previous next

[54b] the equilateral triangle is constructed as a third.1 The reason why is a longer story; but should anyone refute us and discover that it is not so, we begrudge him not the prize. Accordingly, let these two triangles be selected as those wherefrom are contrived the bodies of fire and of the other elements,— one being the isosceles, and the other that which always has the square on its greater side three times the square on the lesser side.2

Moreover, a point about which our previous statement was obscure must now be defined more clearly. It appeared as if the four Kinds,


1 i.e., the half of an equilateral triangle; e.g. if the triangle ABC is bisected by the line AD, we have two such triangles in ADB and ADC.

2 i.e., in the triangle ADB (see last note) AB = 2Bsquared, and (AB)squared = (BD)squared + (AD)squared; therefore 4(BD)squared = (BD)squared + (AD)squared, and so 3(BD)squared = (AD)squared.

Creative Commons License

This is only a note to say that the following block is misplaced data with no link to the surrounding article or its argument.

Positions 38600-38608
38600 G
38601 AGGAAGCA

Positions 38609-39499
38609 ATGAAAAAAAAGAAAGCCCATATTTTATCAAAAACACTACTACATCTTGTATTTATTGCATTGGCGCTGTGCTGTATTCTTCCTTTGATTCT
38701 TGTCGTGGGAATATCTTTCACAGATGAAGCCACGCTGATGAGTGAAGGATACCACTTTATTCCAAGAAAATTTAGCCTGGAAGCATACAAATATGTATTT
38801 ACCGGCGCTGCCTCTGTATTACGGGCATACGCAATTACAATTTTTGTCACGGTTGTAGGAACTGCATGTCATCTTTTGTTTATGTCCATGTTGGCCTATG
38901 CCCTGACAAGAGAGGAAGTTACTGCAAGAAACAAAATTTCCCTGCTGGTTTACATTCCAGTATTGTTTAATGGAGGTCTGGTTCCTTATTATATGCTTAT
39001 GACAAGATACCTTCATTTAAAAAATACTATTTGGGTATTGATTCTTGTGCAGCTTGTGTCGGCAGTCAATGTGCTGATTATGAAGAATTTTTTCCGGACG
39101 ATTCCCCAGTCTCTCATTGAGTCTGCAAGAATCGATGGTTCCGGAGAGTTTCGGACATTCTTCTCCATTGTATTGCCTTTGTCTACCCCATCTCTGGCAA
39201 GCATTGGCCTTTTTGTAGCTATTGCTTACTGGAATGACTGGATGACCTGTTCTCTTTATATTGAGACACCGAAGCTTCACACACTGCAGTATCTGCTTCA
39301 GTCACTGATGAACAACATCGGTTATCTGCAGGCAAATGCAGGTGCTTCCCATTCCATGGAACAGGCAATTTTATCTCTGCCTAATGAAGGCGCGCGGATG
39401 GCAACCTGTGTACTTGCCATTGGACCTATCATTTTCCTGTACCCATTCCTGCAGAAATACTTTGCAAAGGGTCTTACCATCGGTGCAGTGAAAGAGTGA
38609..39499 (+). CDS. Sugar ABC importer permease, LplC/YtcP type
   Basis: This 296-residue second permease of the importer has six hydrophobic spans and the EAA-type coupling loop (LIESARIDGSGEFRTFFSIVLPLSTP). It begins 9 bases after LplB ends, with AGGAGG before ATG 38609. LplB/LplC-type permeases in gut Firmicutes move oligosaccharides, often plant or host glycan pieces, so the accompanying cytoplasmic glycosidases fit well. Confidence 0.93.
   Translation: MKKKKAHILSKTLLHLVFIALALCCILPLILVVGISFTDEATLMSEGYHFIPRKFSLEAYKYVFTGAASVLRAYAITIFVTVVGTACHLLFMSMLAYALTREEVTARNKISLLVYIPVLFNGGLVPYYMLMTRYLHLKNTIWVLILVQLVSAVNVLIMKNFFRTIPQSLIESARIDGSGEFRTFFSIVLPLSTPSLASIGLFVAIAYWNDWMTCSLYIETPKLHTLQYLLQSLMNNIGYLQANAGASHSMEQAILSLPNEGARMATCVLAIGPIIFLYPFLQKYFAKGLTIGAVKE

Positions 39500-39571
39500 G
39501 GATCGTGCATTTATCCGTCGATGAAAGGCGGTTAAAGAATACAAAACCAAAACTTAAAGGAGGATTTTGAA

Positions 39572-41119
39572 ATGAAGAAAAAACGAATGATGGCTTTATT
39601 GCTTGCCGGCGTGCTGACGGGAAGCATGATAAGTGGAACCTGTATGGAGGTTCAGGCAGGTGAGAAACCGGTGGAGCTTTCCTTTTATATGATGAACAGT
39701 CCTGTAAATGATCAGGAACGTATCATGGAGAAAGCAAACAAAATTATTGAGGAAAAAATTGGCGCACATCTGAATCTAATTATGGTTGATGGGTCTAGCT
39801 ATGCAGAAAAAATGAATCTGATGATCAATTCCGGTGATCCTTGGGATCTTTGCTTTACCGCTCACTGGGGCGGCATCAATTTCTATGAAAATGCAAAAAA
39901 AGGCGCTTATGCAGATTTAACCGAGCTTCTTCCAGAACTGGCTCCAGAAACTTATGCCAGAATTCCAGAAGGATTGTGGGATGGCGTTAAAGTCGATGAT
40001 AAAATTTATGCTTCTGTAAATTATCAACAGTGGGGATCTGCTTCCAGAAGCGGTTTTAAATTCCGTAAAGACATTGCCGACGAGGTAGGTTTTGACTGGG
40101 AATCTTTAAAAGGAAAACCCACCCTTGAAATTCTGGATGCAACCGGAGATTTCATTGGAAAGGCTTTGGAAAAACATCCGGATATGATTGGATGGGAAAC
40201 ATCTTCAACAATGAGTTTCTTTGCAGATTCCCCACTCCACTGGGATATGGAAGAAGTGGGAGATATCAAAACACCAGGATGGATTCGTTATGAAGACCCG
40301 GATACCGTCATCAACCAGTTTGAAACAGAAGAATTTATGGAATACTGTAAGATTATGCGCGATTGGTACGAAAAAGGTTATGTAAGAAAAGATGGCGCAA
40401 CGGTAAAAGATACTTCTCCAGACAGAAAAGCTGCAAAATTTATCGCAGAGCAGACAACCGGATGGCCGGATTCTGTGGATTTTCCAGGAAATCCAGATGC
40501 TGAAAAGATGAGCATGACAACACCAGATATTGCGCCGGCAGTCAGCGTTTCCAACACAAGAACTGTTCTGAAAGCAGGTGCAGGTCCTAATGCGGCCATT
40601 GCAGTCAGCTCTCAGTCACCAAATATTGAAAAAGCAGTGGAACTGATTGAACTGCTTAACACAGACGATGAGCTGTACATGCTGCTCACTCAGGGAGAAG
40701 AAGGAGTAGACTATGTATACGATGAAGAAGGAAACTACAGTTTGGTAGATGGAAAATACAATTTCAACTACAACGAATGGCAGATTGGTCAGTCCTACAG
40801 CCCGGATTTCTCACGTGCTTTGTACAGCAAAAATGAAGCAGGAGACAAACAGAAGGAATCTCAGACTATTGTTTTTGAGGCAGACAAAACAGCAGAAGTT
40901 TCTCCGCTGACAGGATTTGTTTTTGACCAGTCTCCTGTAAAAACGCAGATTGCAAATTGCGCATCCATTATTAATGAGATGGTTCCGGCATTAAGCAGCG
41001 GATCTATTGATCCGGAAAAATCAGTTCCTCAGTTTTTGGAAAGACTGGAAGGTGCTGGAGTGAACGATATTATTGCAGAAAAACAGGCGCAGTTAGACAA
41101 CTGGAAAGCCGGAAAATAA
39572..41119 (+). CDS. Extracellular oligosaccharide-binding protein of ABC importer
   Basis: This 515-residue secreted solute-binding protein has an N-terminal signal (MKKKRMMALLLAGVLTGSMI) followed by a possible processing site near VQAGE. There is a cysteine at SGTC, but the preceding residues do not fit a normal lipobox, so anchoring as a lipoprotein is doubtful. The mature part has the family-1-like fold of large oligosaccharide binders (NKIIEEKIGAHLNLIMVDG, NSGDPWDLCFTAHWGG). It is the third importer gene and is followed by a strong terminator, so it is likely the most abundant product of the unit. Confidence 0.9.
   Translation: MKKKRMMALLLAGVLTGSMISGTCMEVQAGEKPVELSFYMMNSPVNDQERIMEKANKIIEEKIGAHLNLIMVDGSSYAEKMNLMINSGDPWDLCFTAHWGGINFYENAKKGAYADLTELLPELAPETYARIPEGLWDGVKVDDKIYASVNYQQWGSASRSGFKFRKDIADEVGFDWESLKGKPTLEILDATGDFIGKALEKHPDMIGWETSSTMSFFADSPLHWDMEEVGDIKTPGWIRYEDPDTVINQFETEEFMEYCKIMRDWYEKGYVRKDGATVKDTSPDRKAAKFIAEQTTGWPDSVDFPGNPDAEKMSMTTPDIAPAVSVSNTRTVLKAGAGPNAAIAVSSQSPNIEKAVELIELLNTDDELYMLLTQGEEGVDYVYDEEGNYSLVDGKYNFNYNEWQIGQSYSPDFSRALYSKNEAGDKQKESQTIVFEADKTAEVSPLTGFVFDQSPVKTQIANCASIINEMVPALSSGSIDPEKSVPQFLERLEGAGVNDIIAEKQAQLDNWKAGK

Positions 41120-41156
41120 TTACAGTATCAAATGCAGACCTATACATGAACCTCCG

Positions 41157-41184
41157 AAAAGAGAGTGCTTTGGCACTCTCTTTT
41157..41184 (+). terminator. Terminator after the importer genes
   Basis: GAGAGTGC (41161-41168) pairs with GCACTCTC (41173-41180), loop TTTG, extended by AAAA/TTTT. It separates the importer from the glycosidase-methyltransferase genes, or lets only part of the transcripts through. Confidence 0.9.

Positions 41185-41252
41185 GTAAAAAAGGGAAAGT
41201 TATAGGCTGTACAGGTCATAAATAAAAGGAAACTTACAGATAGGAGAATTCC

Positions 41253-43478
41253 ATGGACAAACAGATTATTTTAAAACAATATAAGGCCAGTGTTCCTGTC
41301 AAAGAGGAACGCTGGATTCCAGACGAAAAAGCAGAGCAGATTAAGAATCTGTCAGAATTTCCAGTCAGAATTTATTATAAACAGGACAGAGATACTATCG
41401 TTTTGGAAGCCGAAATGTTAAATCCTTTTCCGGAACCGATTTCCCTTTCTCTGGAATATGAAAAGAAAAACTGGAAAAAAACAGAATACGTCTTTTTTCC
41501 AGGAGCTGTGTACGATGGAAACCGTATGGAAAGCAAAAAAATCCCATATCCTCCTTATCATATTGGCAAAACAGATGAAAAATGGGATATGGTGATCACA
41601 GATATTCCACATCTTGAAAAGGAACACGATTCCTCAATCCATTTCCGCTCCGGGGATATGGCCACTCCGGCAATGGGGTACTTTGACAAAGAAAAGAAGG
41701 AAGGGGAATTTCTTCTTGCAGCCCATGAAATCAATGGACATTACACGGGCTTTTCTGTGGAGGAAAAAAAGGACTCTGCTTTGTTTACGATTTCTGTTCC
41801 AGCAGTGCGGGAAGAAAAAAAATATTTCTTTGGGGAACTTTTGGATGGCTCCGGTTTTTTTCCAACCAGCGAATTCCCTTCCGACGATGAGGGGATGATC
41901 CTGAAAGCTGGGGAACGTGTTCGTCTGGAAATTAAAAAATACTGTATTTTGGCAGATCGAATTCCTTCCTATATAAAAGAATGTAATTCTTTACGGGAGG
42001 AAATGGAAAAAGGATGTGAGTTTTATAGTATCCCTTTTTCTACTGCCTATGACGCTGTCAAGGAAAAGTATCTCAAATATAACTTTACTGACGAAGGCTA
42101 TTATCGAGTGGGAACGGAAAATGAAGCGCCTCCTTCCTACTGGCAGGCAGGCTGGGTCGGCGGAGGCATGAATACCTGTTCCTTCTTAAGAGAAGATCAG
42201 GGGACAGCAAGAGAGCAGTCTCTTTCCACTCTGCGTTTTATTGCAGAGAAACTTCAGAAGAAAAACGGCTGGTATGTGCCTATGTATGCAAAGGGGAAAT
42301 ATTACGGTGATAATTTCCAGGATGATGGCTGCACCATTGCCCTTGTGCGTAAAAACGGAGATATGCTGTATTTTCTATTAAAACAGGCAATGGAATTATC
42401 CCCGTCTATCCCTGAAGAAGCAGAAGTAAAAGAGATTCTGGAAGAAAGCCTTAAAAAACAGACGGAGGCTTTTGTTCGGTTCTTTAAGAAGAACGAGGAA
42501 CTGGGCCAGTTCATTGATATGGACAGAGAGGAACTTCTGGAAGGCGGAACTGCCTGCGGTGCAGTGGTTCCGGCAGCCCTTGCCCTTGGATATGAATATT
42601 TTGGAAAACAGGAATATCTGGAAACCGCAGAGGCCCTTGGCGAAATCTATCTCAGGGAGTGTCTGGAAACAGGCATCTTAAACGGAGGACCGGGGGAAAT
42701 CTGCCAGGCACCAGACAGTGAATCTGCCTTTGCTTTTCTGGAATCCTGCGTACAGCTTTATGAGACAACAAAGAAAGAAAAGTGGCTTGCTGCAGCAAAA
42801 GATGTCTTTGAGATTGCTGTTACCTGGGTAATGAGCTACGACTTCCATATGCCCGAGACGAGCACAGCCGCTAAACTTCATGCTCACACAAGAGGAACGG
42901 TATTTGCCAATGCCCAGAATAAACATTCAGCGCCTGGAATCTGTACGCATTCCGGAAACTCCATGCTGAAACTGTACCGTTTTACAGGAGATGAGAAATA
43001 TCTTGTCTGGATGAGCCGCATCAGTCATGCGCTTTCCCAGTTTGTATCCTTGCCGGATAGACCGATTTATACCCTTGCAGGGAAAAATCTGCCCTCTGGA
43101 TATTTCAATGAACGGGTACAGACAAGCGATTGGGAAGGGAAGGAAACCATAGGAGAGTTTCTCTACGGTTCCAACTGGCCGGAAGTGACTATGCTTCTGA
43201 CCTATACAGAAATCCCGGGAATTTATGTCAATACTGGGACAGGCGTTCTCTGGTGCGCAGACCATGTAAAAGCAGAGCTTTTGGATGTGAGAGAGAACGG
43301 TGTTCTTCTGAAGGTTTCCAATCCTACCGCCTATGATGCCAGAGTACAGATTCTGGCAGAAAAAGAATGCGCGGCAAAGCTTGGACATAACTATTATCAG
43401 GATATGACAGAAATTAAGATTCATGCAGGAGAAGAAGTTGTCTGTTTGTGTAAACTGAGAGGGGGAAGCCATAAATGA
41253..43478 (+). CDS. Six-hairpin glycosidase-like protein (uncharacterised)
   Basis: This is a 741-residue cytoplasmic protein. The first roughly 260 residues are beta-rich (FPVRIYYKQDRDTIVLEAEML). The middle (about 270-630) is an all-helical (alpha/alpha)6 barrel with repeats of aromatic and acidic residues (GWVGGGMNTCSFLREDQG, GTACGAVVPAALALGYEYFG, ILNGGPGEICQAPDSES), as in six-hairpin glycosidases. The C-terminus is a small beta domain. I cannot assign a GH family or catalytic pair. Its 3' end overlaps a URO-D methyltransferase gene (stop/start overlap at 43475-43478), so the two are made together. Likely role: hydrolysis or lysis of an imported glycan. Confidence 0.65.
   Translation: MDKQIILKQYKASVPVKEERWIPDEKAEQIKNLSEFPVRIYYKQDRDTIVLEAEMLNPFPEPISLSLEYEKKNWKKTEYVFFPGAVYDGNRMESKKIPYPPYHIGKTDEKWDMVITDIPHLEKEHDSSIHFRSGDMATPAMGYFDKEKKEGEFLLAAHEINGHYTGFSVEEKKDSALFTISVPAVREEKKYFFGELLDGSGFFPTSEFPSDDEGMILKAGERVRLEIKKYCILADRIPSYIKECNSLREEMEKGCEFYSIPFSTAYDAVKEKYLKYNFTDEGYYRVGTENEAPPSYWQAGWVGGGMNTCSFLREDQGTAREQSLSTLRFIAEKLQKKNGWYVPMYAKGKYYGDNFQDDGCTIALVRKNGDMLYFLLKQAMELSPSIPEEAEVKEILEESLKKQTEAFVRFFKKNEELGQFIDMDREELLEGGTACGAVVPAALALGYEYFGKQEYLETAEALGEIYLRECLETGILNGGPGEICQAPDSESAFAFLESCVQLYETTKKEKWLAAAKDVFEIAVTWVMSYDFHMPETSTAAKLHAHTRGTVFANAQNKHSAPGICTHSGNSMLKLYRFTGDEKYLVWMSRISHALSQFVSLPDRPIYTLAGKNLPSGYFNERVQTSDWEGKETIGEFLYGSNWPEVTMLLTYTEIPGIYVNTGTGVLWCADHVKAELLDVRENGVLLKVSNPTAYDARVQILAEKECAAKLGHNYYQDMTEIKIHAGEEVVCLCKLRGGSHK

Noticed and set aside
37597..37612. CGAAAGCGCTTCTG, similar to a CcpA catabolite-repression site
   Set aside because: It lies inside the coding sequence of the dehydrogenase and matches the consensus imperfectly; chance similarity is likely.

This work is licensed under a Creative Commons Attribution-ShareAlike 3.0 United States License.

An XML version of this text is available for download, with the additional restriction that you offer Perseus any modifications you make. Perseus provides credit for all accepted changes, storing new additions in a versioning system.

load focus Greek (1903)
hide Places (automatically extracted)

View a map of the most frequently mentioned places in this document.

Visualize the most frequently mentioned Pleiades ancient places in this text.

Download Pleiades ancient places geospacial dataset for this text.

hide References (2 total)
hide Display Preferences
Greek Display:
Arabic Display:
View by Default:
Browse Bar: